Green Product Growth Outpaced Others During Recession

BigGreenOpportunity statistics

by | Jun 11, 2013

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BigGreenOpportunity statisticsA majority of small businesses found sales of green products increased and outpaced traditional alternatives during the recession, a survey from Green America, EcoVentures International  and Association for Enterprise Opportunity reports.

The three groups conducted the survey last summer and from the 1,300-plus businesses that responded, they found that the greener the product was, the more likely its sales increased. Furthermore, close to one-third of the respondents were classified under the “deep green” segment, and their sales increases were significantly more than those businesses that were classified under the “lighter green” segment.

Nearly 60 percent of all the businesses had expanded their products or services with green offerings and out of those, a majority said their investment in green products had paid off in terms of a boost in revenues. They also felt that adding green offerings to their product mix helped make them more competitive.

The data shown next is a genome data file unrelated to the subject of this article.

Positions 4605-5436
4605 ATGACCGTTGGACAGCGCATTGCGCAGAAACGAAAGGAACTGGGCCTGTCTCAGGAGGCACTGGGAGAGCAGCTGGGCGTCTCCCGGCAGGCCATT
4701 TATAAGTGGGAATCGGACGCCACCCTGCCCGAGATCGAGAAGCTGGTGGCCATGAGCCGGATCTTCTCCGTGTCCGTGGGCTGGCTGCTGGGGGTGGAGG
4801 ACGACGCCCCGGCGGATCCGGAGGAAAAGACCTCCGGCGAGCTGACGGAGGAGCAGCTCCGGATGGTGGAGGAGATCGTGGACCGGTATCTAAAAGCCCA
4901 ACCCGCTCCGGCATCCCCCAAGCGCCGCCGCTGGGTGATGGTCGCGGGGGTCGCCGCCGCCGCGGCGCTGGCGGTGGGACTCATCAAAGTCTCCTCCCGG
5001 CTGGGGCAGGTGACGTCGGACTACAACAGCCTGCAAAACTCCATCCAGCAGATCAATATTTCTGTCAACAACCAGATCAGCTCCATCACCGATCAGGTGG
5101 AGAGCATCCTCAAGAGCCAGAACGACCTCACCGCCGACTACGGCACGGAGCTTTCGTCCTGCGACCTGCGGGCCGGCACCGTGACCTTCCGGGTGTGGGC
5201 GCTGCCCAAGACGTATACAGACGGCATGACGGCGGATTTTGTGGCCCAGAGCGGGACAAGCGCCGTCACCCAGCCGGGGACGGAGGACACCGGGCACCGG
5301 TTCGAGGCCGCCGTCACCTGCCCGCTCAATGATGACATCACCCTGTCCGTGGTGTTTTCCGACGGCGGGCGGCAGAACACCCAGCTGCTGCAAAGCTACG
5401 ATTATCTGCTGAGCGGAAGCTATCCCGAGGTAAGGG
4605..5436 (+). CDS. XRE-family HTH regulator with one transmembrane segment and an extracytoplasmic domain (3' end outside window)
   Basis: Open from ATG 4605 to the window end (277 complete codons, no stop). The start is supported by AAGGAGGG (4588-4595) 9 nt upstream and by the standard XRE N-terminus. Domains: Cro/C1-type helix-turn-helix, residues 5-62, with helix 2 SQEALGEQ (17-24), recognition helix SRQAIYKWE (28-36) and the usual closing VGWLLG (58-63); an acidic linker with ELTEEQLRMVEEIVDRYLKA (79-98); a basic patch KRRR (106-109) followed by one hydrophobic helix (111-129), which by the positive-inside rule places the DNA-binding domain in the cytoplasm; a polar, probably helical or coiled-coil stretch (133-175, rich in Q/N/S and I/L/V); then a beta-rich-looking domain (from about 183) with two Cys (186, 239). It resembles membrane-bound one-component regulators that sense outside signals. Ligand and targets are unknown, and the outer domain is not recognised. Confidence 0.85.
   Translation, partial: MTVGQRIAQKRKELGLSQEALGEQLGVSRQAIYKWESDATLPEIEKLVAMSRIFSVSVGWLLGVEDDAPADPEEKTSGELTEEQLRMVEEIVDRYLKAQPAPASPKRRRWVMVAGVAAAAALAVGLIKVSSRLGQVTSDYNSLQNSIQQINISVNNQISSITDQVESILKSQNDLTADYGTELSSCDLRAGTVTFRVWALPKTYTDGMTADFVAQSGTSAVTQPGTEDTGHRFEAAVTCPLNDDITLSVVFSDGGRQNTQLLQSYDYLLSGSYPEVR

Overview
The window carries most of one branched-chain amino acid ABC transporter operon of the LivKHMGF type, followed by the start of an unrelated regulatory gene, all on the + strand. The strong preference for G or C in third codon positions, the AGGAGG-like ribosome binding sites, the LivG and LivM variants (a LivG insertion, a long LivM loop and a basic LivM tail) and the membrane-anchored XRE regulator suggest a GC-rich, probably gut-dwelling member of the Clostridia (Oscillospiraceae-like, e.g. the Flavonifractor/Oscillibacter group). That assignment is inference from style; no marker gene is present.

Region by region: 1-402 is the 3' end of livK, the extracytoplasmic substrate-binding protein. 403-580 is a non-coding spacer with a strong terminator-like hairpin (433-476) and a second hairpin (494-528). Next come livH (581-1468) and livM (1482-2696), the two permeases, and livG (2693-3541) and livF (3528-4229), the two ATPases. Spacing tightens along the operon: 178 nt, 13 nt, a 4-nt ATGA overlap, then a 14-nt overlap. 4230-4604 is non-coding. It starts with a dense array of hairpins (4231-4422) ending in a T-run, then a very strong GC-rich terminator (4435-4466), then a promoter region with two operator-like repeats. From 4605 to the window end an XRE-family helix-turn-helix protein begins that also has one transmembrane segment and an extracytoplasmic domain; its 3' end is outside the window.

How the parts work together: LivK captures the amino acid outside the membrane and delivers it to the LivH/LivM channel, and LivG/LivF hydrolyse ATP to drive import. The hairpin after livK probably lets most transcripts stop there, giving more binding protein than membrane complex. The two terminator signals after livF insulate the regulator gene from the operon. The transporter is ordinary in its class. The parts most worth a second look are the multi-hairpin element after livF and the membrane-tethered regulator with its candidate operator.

Three-fourths of all the small businesses surveyed said they plan to add more green products and services to their mix in the future.

The survey also found that over the last 10 years, the market for organic food grew 238 percent compared to non-organic food at 33 percent, and green buildings grew 1,700 percent compared to traditional construction which shrunk 17 percent.

Green America and its survey partners tapped large companies like Intuit, eBay and others to distribute the survey to their small business clients, to reach a cross-section of companies.

The study found 160 certifications for green products and more than 35 specialty trade industry associations that helped grow the green market.

It concludes that if small businesses don’t move to take advantage of the green business opportunities, particularly as large enterprises continue to leverage them, they will be left behind and will become disadvantaged in the emerging resource-constrained environment.

A research paper published this month suggests that manufacturers and retailers may be holding back on communicating their sustainability successes to customers. Meanwhile, the 5th Annual Tork Sustainability Study finds that 78 percent of US consumers buy green products and services, up from 69 percent in 2012.

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